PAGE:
The fourth character in the Vehicle Identification Number for a J-body car is "J".

DevelopmentEdit

The platform received two major cosmetic redesigns, in 1988 and a more thorough makeover in 1995, along with major powertrain revisions. The 1995 makeover was only sold in North America, as General Motors subsidiaries in other countries had replaced it (mainly with cars based on the GM2900 platform). This makeover had originally been planned for the 1992 model year when work begain in 1988, but General Motors' bad finances forced them to postpone it twice.[5]

A variety of convertible versions were developed as well, from fully official to purely aftermarket. In all cases, final assembly of convertibles was subcontracted by General Motors; in North America by American Sunroof Corporation (ASC); in Brazil by Envemo and Sulam, and in Europe by Keinath and Hammond & Thiede [de]. Hammond & Thiede's version originated with the Karosseriefabrik Voll, which was taken over by H&T in 1985.[6]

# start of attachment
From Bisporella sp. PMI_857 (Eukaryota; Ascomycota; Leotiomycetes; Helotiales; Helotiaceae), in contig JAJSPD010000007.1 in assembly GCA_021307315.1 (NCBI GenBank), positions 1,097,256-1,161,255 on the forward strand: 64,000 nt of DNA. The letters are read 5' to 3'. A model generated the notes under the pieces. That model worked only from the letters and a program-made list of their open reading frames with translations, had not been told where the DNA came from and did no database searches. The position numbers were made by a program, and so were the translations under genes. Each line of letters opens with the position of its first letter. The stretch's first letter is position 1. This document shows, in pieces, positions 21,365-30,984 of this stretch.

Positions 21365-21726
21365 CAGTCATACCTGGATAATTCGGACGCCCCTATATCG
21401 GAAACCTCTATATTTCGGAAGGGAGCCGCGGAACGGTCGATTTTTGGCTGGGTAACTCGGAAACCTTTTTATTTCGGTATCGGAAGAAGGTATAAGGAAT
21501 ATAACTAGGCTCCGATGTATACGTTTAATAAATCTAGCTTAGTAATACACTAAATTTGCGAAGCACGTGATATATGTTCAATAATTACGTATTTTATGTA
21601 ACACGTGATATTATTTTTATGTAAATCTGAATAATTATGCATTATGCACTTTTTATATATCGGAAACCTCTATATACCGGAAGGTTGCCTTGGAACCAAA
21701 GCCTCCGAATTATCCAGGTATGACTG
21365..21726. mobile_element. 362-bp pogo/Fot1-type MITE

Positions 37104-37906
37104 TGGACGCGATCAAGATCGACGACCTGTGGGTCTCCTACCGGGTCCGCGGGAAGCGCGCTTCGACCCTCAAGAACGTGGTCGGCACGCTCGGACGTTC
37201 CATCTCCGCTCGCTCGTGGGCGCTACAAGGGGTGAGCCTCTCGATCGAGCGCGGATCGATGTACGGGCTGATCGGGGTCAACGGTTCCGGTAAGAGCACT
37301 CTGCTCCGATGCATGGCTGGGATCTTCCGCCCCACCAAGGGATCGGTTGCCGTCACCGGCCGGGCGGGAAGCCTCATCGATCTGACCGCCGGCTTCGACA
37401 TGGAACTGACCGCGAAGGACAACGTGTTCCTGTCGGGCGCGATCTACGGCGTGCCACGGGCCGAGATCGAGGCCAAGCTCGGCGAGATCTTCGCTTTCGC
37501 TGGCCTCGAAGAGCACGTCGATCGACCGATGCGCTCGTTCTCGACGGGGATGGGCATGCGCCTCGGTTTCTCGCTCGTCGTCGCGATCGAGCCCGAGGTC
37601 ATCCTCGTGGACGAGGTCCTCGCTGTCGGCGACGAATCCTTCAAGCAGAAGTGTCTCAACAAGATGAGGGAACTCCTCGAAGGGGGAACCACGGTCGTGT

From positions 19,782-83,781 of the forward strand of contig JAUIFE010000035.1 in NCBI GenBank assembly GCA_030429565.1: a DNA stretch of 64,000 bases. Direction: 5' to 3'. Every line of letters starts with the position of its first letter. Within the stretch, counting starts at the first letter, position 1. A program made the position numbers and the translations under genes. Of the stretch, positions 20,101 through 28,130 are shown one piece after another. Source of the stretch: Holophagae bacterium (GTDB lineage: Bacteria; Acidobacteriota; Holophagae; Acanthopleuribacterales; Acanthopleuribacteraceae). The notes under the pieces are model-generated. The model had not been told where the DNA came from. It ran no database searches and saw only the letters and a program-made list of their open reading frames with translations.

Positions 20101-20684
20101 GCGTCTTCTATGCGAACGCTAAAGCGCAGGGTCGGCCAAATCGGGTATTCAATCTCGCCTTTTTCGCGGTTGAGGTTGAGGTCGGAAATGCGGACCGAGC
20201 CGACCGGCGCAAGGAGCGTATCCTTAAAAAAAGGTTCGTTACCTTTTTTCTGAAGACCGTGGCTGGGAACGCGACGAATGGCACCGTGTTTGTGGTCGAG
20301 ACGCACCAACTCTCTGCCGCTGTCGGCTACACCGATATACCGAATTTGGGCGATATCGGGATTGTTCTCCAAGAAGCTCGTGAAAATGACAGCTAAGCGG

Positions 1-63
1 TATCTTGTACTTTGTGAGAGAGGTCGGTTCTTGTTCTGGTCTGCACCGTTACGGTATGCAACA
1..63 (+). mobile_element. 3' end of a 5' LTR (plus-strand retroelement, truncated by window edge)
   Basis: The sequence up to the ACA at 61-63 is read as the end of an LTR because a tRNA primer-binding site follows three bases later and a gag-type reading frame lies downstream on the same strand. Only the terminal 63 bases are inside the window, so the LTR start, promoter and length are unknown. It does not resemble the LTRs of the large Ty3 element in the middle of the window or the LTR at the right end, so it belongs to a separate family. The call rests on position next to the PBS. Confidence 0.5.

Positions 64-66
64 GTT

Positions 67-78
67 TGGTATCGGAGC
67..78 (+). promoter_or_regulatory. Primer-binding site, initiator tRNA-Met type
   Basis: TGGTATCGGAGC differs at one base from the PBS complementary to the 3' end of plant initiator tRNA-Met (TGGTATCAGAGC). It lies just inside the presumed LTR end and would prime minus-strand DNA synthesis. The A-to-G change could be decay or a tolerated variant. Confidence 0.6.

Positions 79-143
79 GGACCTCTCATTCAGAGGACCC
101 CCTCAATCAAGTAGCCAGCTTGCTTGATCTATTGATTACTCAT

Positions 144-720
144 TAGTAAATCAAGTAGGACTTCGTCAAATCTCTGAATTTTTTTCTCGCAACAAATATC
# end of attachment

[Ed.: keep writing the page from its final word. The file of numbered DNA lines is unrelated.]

ModelsEdit

Over its 24-year production run, the GM J platform would be sold under 16 different nameplates (five under the Pontiac brand alone). During the 1980s, a version of the J platform would be marketed by every division of General Motors in North America (with the exception of GMC).

Over 5.8 million of the original (pre-1995 facelift) J-cars were sold in North America.[5] Approximately 10,150,000 GM J platform cars were sold across eleven marques on six continents from 1982 through 1997, not counting Daewoo Espero sales.[7][8][9][10] Consequently, it is the fifth best selling automobile platform in automotive history.

Vehicle Name Years Produced Body Styles Notes
North American-market nameplates
Buick Skyhawk

 

1981[a]–1989 2-door sedan
4-door sedan
3-door hatchback
5-door station wagon (1983–1988)
The 1989 Buick Skyhawk would be the last Buick sold with a manual transmission until 2011.